SINGLE TRAVELERS: If you are traveling alone, you will feel at home with a welcoming group. If you would like to have your own room throughout the trip, you may purchase a single supplement for an additional fee.
MEALS: Everybody is involved with the preparation and cooking of meals using fresh, healthy ingredients for bountiful dishes. Vegetarian meals and other dietary needs are easy to accommodate. There will be plenty of snacks provided through out each day. We’ll enjoy happy hours together, but the purchase of alcoholic beverages is not included in the trip fees.
EQUIPMENT AND CLOTHING: WI provides all cooking, first aid and other gear. You are responsible for your clothing and personal gear. The weather can change quickly in New Zealand, bright and sunny one moment and drizzly the next. We will send you a recommended packing list after you register.Read more »
Frequently Asked Questions:
Where do we meet?
Standard Meeting Places and Times
Start: Camelot Motor Lodge at 8:00 AM (local time)
End: Camelot Motor Lodge at 6:00 PM (local time)
This trip begins in Christchurch, New Zealand, at 8:00 AM at the Camelot Motor Lodge. The trip ends at 6:00 PM at the same location. If you are flying from the U.S., you will need to fly out two days earlier, to accommodate crossing the International Date Line. For assistance in making your travel arrangements for this trip, we recommend contacting Travel One, at (800) 247-1311 or www.traveloneinc.com. They are very familiar with our trips and can help you make the best flight connections at the best prices. Detailed meeting place instructions will be sent to you when you are confirmed for the trip.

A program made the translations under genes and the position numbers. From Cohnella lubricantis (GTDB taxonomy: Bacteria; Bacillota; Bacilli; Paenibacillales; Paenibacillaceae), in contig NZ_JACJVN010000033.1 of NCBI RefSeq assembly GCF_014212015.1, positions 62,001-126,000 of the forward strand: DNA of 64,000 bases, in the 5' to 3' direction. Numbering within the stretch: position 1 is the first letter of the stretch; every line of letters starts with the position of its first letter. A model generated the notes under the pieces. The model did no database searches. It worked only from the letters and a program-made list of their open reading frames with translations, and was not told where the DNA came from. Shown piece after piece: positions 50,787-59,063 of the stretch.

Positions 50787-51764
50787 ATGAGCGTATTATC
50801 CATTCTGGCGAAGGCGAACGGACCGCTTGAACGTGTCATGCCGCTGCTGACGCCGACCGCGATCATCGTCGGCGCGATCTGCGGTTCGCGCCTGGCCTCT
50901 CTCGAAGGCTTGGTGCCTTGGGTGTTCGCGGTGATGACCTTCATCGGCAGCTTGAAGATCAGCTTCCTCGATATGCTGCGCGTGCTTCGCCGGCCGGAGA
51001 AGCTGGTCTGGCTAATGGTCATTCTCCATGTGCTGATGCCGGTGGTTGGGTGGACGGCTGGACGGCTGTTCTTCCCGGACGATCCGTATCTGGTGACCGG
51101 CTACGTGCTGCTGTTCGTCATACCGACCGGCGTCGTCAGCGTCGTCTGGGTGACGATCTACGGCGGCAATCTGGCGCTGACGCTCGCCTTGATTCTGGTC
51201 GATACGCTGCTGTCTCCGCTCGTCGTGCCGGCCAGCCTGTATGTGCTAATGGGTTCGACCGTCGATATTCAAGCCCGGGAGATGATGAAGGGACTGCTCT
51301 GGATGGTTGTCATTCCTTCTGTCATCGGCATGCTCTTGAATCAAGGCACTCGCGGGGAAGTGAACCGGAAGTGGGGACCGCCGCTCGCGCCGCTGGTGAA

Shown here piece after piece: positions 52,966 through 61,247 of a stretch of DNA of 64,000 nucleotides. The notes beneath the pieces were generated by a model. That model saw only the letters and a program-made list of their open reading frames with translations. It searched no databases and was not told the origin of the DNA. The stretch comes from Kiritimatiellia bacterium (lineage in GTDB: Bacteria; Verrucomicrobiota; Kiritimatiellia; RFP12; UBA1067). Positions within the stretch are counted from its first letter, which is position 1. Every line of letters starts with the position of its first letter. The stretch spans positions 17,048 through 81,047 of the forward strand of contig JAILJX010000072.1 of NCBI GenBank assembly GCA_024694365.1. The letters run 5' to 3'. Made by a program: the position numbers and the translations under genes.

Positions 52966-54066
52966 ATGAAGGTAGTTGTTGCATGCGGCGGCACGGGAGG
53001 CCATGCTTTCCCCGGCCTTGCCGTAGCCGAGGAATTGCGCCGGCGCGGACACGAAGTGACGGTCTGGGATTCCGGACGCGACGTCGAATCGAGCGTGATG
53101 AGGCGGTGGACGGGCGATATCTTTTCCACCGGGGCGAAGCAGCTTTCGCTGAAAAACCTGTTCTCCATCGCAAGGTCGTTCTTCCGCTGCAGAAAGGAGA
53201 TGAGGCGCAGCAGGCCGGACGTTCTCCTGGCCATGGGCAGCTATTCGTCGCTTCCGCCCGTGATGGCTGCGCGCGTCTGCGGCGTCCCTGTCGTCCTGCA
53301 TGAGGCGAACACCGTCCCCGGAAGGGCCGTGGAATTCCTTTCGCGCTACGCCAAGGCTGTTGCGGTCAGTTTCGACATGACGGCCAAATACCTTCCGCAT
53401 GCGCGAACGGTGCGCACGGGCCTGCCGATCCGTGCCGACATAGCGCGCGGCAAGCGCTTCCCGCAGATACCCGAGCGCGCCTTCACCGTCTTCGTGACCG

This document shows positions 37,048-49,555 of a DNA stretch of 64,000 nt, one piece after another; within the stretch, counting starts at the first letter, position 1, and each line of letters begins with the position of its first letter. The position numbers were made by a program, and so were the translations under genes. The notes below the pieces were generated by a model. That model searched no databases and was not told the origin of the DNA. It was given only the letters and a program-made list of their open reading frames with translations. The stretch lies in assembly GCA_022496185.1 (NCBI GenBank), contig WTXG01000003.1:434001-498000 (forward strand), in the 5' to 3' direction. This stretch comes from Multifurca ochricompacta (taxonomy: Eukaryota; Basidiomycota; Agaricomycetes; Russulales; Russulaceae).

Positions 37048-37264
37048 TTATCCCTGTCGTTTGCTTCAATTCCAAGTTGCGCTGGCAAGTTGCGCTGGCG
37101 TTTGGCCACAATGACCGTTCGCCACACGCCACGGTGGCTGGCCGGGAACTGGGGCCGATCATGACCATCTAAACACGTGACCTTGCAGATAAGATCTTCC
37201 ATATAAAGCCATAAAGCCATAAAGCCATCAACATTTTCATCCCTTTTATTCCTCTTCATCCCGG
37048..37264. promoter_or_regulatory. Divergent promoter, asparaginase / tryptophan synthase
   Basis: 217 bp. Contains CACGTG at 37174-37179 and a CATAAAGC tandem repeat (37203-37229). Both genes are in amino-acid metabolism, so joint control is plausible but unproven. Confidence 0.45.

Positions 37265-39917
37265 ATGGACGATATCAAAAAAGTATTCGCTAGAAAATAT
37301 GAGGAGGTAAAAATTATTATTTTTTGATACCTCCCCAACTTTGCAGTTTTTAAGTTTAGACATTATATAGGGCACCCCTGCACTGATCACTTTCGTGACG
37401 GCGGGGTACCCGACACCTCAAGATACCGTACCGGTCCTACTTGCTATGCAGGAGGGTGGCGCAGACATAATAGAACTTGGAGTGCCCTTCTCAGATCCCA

Is the New Zealand trip physically difficult?
This trip is one of our more difficult trips physically -- lots of hiking and some steep hills. However, there are always options for you if you want a less strenuous day. For example, at Mount Cook the hike to the Sealy Tarns is steep and straight up--some of our participants say it is the hardest hike they have done on a WI trip. But, if you don't want to do it, you don't have to. Instead you can enjoy the fabulous Hooker Valley hike to Hooker Lake at the base of Mount Cook. There are options throughout this trip.
Do you recommend New Zealand for persons with disabilities?